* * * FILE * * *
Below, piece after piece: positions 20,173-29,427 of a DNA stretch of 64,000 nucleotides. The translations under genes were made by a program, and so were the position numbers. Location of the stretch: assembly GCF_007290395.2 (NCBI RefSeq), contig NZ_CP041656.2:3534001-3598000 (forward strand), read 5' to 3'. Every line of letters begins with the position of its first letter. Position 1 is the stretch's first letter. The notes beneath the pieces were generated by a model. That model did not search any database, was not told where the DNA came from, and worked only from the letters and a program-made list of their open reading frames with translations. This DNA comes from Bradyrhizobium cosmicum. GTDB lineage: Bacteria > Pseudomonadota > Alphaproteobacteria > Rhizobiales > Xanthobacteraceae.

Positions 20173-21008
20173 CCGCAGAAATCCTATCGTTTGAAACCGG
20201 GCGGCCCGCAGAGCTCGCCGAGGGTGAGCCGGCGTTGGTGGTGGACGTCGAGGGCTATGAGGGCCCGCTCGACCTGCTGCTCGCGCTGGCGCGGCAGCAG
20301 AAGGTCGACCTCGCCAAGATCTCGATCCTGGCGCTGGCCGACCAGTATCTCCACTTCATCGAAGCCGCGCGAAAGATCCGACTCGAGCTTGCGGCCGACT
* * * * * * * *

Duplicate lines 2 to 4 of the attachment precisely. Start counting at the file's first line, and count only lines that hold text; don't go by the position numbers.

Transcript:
Positions 20173-21008
20173 CCGCAGAAATCCTATCGTTTGAAACCGG
20201 GCGGCCCGCAGAGCTCGCCGAGGGTGAGCCGGCGTTGGTGGTGGACGTCGAGGGCTATGAGGGCCCGCTCGACCTGCTGCTCGCGCTGGCGCGGCAGCAG